‘Waitress’: Jovial But Generic

Hugh Panaro as The Phantom and Mary Michael Patterson as Christine in The Phantom of the Opera.
If you’re hoping for a revolutionary and original Broadway production, don’t waste your money on “Waitress.” While Tony-winning director Diane Paulus leads an entertaining show, “Waitress” is not incredibly impressive and falls short of the expectations popular buzz has given it.

Playing at the Boston Opera House until March 4, “Waitress centers on Jenna (Desi Oakley), a Southern waitress and pie chef extraordinaire who lives in the American South and unexpectedly becomes pregnant. To escape her abusive husband Earl (Nick Bailey) and provide a better life for her child, she enters a pie-making contest. Along the way, she builds relationships with the customers and employees of Joe’s Dinner. Though the play is comedic and a technical marvel, it fails to create any real depth, leaving the audience laughing but emotionally unfulfilled.

The production takes full advantage of the unique features of the Boston Opera House during set transition, elevating the show’s technical aspects. Not only are these transitions smooth, but they also contribute to the storytelling as they change in accordance to the emotional shifts in the play. Rather than minimizing conspicuousness, the movement of set pieces and backdrops draws the audience into the story. Lighting and costuming are equally a delight. The combination of the two aspects creates a vibrant production that conveys the joviality and sparky personalities of Jenna and her friends at Joe’s Diner.

Though Grammy-nominated singer Sara Bareilles pens the lyrics, the music is neither unprecedented nor extraordinary. With the exception of the song “She Used to Be Mine,” Sara Bareilles’ work is formulaic, relying on the style and sound of traditional musical theater with a mix of pop in the upper registry. Lorin Latarro’s choreography is far more exciting. Though it seems gimmicky early on, filled with unnecessary synchronised movement that detracts from the music, it eventually contributes to the power of scenes like the birth of Jenna’s child. Working in conjunction with superb set transitions, movement captures emotional dynamics that the acting fails to portray.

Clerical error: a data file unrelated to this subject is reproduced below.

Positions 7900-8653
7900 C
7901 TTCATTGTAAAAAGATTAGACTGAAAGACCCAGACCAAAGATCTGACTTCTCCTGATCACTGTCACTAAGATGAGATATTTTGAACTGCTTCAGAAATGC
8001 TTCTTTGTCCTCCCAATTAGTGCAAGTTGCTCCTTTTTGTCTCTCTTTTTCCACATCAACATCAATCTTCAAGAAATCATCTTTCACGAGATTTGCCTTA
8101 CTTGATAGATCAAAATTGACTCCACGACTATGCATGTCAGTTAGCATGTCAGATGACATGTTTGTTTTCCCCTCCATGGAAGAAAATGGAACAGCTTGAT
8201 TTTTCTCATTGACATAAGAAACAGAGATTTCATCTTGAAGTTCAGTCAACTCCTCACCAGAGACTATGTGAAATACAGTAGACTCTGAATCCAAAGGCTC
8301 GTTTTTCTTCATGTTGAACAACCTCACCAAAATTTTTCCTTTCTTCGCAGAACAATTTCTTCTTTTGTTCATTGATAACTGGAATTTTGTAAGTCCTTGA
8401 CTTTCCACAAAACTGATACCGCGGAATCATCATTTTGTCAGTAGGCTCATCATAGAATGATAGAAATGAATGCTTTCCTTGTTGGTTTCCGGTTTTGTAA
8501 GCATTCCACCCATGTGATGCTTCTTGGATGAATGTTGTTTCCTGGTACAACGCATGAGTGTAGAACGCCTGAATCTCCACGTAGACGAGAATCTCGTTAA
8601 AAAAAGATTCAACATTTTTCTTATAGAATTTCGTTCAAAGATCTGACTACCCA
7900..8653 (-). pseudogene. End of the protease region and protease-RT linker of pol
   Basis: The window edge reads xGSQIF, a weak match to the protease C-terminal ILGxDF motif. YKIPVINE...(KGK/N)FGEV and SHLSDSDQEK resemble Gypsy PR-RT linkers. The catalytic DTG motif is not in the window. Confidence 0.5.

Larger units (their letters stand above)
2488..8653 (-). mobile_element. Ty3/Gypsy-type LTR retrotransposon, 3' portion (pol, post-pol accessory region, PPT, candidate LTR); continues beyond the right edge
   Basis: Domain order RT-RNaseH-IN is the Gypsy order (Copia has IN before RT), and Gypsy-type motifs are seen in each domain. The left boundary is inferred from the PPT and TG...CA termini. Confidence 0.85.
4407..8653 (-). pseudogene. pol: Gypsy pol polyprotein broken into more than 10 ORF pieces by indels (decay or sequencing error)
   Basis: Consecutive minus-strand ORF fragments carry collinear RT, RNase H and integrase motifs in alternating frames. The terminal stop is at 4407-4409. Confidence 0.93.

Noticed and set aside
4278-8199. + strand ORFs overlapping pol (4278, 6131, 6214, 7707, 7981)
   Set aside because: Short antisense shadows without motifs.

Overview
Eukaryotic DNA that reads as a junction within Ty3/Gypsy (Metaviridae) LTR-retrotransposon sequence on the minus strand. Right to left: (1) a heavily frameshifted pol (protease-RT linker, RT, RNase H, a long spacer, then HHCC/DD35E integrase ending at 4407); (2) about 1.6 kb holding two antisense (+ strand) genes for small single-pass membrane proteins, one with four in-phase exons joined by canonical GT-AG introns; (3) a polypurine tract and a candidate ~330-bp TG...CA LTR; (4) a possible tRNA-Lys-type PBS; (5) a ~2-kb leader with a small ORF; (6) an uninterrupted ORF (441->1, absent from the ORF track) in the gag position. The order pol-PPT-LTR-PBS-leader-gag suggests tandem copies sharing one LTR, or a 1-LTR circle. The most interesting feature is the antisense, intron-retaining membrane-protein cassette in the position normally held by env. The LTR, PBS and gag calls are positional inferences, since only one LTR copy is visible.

The overall production is light and humorous, but it loses its emotional gravity in its comedy. The love story between the two eccentric young nerds, Dawn (Lenne Klingaman) and Ogie (Jeremy Morse), along with Nurse Norma’s (Maiesha McQueen) perfectly timed snarky commentary, incites lots of laughter. Yet “Waitress” also has a more serious side, to which the acting fails to do justice. Oakley’s Jenna is static and passive. Experiences evoke emotion because of the inherent tragedy of the situation rather than the emotional empathy the audience should feel towards her character. Oakley’s inability to portray any emotion other than shallow optimism prevents the audience from truly understanding her world. Though she has friends and support, her life is full of domestic trauma, deceit, and desperation, none of which are fully explored.

Other characters also lack emotional depth. The cast generally struggles to deliver serious moments and compensates by leaning heavily on their characters’ comedic sides. The one notable exception is Bailey’s Earl. Because his character is steeped in darkness, Bailey delivers a a gripping performance and delves into the multi-faceted mind of Jenna’s abuser, which helps audiences understand why Jenna feels bound to him. Baily’s acting highlights Earl’s anger, manipulation, and eventual vulnerability in such a way that he delivers the most authentic performance of the entire show.

Acting issues ultimately stem from deficiencies in the writing and plot issues. In the earlier parts, “Waitress” raises a lot of serious questions: When do we leave those who need us? Can extramarital affairs ever be moral? What responsibilities do we owe to others and what do we owe to ourselves? The most popular song, “She Used to Be Mine,” a ballad which focuses on Jenna’s view of herself, effectively encapsulates these musings. Besides this song, “Waitress” isn’t fulfilling. Characters react indifferently instead of making changes. Their arcs stretch over hours, only to be hastily resolved at the end. This problem affects even the main character—the birth of her baby, her relationship with Earl, and her affair run through half of their arc in the final 10 minutes of the production, such that the major questions are only half-heartedly answered.

In the end, “Waitress” is your average feel-good Broadway play. For what it does set out to accomplish, it accomplishes well, managing to marvel with its technical aspects and its comedic wit. It is a musical that is heart-warming for the whole family. Yet it is unquestionably surface-level and therefore a superfluous addition to the Broadway collection.


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